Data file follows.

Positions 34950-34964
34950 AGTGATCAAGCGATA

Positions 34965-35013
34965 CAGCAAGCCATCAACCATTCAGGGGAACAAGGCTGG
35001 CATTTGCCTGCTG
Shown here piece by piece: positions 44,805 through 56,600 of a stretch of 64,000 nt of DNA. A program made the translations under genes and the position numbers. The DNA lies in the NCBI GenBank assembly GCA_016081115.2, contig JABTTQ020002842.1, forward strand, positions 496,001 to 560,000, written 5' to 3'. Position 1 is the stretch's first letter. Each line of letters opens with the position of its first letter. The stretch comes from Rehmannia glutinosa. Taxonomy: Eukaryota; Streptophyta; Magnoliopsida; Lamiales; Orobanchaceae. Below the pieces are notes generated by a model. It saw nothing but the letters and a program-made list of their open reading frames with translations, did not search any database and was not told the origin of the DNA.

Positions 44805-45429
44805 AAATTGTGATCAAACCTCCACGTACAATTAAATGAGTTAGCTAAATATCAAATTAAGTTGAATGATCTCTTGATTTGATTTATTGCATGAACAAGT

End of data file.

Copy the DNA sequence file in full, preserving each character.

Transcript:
Positions 34950-34964
34950 AGTGATCAAGCGATA

Positions 34965-35013
34965 CAGCAAGCCATCAACCATTCAGGGGAACAAGGCTGG
35001 CATTTGCCTGCTG
Shown here piece by piece: positions 44,805 through 56,600 of a stretch of 64,000 nt of DNA. A program made the translations under genes and the position numbers. The DNA lies in the NCBI GenBank assembly GCA_016081115.2, contig JABTTQ020002842.1, forward strand, positions 496,001 to 560,000, written 5' to 3'. Position 1 is the stretch's first letter. Each line of letters opens with the position of its first letter. The stretch comes from Rehmannia glutinosa. Taxonomy: Eukaryota; Streptophyta; Magnoliopsida; Lamiales; Orobanchaceae. Below the pieces are notes generated by a model. It saw nothing but the letters and a program-made list of their open reading frames with translations, did not search any database and was not told the origin of the DNA.

Positions 44805-45429
44805 AAATTGTGATCAAACCTCCACGTACAATTAAATGAGTTAGCTAAATATCAAATTAAGTTGAATGATCTCTTGATTTGATTTATTGCATGAACAAGT